For many, November kicks off a familiar Christmas ritual.
We head to the shed to drag out the old Santa and Snowman, dive into the tangled nest of lights, and dust off the elves, garlands, sleighs and candy canes.
We don’t stop, until every surface in the front yard is awash in red, gold, white, and green.
Welcome to Christmas in 2023—where the real reason for the season, the birth of Our Lord, Jesus Christ—often gets snowed under a mountain of Christmas symbols. Just not Christian symbols.
But next time you’re on your annual Christmas lights pilgrimage around suburbia, keep your eyes open for a growing number of faithful front yards.
For 20 years, Mariette Ndaira’ has proudly displayed a Nativity themed Christmas scene in her front yard in the inner west of Sydney.
“I’m Lebanese, my parents did the same thing in Lebanon. The Nativity was the focus of our season,” Mariette said.
Her display has become so popular it has become a local tourist attraction, featured on national news bulletins and drawing hundreds to her Belfield home every year.
But for Mariette, it’s all about her faith.
“I love to do something special for Jesus. And share it with others,”
“I love seeing the joy on people’s faces, especially on the children. This is why I do it. To let them know the true meaning of Christmas.”
Her daughter, Rania, recalls in previous years her mother has used her real grandchildren as baby Jesus and live animals to recreate Bethlehem—all in the name of authenticity.
“Mum’s had to downsize. Before, she had a real Bethlehem in the front yard,” Rania said.
“Still, she keeps at it. This is her passion. Reminding people that without Jesus there is no Christmas.”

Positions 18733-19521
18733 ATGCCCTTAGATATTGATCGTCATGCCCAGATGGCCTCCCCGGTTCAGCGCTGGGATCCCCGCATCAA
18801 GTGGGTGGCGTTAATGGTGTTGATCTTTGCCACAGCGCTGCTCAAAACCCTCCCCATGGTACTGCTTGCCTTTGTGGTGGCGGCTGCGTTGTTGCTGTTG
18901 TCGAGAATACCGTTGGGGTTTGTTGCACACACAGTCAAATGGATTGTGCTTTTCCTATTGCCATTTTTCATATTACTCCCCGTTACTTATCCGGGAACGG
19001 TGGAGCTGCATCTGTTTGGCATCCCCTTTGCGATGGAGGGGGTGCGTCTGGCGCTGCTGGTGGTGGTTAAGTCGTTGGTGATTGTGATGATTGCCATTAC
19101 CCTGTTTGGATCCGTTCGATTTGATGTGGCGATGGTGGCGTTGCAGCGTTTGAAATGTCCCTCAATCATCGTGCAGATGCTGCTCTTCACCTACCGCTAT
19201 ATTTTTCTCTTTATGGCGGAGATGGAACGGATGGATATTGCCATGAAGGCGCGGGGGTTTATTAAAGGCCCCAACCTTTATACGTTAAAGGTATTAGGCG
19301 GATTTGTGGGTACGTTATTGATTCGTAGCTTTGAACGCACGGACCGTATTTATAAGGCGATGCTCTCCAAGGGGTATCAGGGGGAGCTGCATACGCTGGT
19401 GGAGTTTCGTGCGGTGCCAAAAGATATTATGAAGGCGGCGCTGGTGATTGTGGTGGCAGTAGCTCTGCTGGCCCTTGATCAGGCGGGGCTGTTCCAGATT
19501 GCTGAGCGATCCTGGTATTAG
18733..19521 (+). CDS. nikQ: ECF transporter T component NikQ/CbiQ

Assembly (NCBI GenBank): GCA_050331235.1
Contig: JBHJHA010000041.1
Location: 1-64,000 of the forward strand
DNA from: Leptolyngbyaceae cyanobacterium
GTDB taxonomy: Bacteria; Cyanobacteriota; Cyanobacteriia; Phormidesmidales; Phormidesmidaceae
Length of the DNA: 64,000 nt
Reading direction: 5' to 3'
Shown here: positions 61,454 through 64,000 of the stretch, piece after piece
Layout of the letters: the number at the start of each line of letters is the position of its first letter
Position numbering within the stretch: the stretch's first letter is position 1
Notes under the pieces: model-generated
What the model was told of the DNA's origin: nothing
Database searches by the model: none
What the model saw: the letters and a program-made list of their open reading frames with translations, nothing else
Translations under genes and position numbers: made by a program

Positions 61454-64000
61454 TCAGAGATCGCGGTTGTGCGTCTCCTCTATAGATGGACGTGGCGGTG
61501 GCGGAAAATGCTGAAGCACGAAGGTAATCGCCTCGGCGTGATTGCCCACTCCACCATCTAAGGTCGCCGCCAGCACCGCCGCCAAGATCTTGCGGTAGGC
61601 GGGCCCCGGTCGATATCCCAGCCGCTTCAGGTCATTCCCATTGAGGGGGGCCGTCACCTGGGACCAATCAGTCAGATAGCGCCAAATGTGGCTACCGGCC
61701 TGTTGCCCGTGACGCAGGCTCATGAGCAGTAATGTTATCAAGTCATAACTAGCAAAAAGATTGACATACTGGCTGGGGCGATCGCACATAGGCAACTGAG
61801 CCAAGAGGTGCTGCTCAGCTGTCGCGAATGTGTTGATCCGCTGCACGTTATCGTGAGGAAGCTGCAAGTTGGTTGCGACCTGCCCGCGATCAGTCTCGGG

Paul Sarks has been selling religious articles for churches, homes and schools for over 62 years.
He believes the demand for Nativity scenes is getting stronger every year.
“We’ve sold so many over the years, you think they must be in every home—but there’s always new demand,” Paul said.
Throughout the front yards of middle Australia, Paul says it’s Lebanese Maronite and Filipino Catholics leading the uptake in faith based front yard displays.
“They tend to have a strong approach to their religion. The Maronites and the Filipinos and new arrivals who have got an embedded religion in them, want to enhance it, now they’re in a new country,” he said.
Paul’s father started the business, Pellegrini Sarks, in 1946, when the first Nativity sets they sold were to local Sydney churches.
“They were expensive because of freight costs, being imported from Italy, but they were quite beautiful,” Paul said.
Then came in the 1960’s arrived more mass-produced nativity sets from Hong Kong, which made them more affordable.
“Families started buying three figures to place in their homes, just the holy family and you could build up to 16 figures—maybe a shepherd or two,” Paul said.
Soon came the outdoor sets that range from 30cm for around $300 to the 80cm Nativity set, for over $3000, which have been popular for outside displays.
Fast forward to today, where one of the Nativity sets Paul has on display is on sale for $21,000 dollars.
“The large models have been copied off the original Italian designs. They’re excellent quality—they exemplify the quality of the workmanship,” Paul said.
He advises families wanting to inject some more religion into their front yard display, to start small.
“I think if circumstances limit you—start with the Holy Family and just plan to add to it every year. That minimises expenditure but enables you to prepare for the future,” he said.
Back in Belfield, Mariette and her large family are readying themselves to light up her Nativity scene for the first time in 2023.
“I just want everyone to be proud of their faith, I want my display to light up other front yards and hopefully light up all of Australia,” she said.